EAL Terminology

The following terms are used throughout the EAL:

Conclusion Statement 
A concise statement of the collective research on a given evidence analysis question.

Data Extraction Tool (DET)
A highly structured tool designed to extract data to carry out a more rigorous and in-depth synthesis. This tool is used in new EAL projects and replaces the Worksheet template.

Evidence Analysis Question 
Generally formulated using the PICO approach (Population; Intervention; Comparison; Outcome), practice questions reflect the everyday practice dilemmas faced by dietitians.

Evidence-Based Dietetics Practice  
Involves the process of asking questions, systematically finding research evience, and assessing its validity, applicability and importance to food and nutrition practice decisions; and includes applying relevant evidence in the context of the practice situation and the values of clients, customers and communities to achieve positive outcomes.

Evidence Strength/Grade
The strength of the evidence for the conclusion statement. The EAL uses 1-Good; II-Fair; III-Limited; IV-Expert Opinion; V-Not Assignable. Click for grade descriptions.

Evidence Summary
A systematic, scientifically rigorous approach to summarizing knowledge across a number of research studies, so that the variations in studies and contradictory study results can be understood within a single conclusion; it provides a status of the science conclusion. Typically includes the type of study, population studies, number of subjects,methods used, main findings and study limitations.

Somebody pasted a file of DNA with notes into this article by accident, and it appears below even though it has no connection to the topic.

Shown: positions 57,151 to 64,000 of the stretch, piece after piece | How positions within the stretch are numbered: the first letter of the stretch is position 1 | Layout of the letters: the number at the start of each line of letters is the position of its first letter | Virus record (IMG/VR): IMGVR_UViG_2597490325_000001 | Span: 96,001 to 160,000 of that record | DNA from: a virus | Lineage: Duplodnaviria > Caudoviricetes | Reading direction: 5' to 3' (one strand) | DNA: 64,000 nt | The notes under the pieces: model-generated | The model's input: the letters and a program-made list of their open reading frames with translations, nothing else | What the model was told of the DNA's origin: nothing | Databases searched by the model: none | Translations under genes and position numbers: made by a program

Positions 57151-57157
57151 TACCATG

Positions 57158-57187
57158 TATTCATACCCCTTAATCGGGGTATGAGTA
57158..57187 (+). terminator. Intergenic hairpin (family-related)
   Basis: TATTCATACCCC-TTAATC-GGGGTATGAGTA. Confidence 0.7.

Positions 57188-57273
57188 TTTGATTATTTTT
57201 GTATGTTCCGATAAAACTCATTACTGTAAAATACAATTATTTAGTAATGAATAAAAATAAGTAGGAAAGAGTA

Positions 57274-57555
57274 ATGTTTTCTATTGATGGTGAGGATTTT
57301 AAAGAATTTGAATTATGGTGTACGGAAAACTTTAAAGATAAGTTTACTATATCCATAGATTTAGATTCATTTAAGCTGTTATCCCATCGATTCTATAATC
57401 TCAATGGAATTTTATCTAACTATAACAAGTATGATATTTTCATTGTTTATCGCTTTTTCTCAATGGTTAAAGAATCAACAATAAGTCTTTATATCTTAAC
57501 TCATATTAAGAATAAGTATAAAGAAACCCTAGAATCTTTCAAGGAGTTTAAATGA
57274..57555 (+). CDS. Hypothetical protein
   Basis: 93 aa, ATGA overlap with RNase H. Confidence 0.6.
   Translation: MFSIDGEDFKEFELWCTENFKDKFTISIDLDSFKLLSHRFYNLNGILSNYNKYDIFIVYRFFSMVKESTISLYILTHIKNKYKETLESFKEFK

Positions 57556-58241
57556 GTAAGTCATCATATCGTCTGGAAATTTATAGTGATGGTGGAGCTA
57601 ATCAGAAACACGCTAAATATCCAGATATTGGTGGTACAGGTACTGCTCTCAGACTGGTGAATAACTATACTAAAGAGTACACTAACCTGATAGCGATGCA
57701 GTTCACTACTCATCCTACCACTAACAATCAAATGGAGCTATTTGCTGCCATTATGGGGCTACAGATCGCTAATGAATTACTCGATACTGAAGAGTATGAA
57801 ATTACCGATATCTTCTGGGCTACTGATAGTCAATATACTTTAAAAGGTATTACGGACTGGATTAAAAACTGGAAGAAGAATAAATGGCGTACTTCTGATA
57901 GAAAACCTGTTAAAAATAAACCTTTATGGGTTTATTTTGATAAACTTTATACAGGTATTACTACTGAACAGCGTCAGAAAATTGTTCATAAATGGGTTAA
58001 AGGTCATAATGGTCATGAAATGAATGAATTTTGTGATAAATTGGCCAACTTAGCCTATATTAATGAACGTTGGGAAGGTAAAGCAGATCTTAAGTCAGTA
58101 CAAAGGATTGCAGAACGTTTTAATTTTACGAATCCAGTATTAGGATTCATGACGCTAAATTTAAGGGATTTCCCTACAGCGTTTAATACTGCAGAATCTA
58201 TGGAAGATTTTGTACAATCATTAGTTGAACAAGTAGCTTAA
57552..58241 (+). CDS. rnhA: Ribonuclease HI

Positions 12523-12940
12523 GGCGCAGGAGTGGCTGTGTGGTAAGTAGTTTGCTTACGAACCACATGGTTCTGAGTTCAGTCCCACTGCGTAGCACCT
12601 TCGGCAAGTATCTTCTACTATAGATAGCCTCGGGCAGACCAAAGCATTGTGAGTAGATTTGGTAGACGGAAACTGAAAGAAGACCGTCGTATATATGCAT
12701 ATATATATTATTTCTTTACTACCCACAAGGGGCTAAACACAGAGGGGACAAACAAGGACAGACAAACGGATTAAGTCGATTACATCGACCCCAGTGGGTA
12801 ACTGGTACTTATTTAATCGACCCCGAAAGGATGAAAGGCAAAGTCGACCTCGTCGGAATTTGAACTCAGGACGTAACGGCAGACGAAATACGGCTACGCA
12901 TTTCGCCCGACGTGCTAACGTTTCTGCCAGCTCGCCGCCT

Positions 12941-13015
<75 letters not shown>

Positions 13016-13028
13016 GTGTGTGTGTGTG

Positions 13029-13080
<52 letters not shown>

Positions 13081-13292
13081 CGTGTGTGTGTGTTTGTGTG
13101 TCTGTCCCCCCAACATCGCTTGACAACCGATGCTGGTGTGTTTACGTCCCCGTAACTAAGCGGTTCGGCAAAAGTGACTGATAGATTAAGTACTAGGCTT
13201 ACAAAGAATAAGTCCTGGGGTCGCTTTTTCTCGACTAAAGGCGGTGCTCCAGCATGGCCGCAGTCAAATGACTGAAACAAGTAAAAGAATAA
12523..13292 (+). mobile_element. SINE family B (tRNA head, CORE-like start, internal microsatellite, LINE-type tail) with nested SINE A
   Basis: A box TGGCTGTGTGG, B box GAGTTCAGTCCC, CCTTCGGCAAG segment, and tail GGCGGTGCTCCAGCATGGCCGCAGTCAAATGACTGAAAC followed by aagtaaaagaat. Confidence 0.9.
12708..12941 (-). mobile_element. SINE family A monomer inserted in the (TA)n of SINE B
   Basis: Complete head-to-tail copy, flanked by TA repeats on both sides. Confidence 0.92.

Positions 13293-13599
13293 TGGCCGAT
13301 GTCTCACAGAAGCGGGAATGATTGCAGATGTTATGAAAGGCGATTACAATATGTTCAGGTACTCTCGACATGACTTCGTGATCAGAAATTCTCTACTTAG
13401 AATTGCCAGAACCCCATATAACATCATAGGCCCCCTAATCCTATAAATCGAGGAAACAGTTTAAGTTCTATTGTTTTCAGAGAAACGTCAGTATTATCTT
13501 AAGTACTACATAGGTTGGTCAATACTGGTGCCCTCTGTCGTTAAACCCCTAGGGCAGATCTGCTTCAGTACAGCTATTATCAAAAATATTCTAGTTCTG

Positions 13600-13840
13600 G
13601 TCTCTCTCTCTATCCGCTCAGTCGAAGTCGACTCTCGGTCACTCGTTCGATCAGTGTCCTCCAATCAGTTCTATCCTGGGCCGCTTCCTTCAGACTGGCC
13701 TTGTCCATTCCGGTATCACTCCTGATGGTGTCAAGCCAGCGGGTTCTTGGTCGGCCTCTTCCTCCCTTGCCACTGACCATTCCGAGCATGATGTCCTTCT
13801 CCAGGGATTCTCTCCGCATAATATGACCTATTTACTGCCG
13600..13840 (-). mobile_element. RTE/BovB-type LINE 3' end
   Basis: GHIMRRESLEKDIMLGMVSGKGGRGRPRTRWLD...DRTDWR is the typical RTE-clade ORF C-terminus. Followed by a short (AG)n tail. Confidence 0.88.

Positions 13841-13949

Inclusion and Exclusion Criteria
Criteria used in defining the search strategy for filtering the identified research reports. The EAL uses only peer-reviewed research (articles published in a juried publication). The exclusion criteria includes the reason for exclusion.

Overview Table
Table of summarizing results from the research articles used to answer an evidence analysis question. It allows the user to assess the most important findings. Table headings include factors that the work group or the research indicates are important considerations when comparing and synthesizing the research findings.

Quality Criteria Checklists
Checklists of questions to help determine the relevance and validity of primary and review articles. Click to view.

Search Plan Strategy
Plan for identification and inclusion of articles and reports which include specific terms. Both word search and keyword search using MeSH definitions are used. Plan includes the databases to search like PubMed, Medline, EMBASE, Cochrane, DARE, ERIC, and AHRQ, 

Study Design Table
A table that indicates which questions from the quality criteria checklists are most relevant for different study designs. Click to view.

Systematic Reviews 
A systematic review is a summary of scientific research that uses explicit and reproducible methods to systematically search, critically appraise, and synthesize on a specific issue. It synthesizes the results of multiple primary studies related to each other by using strategies that reduce biases and random errors.

A template used to collect details from the research articles used by the workgroup to determine the evidence summary and conclusion. Click to view.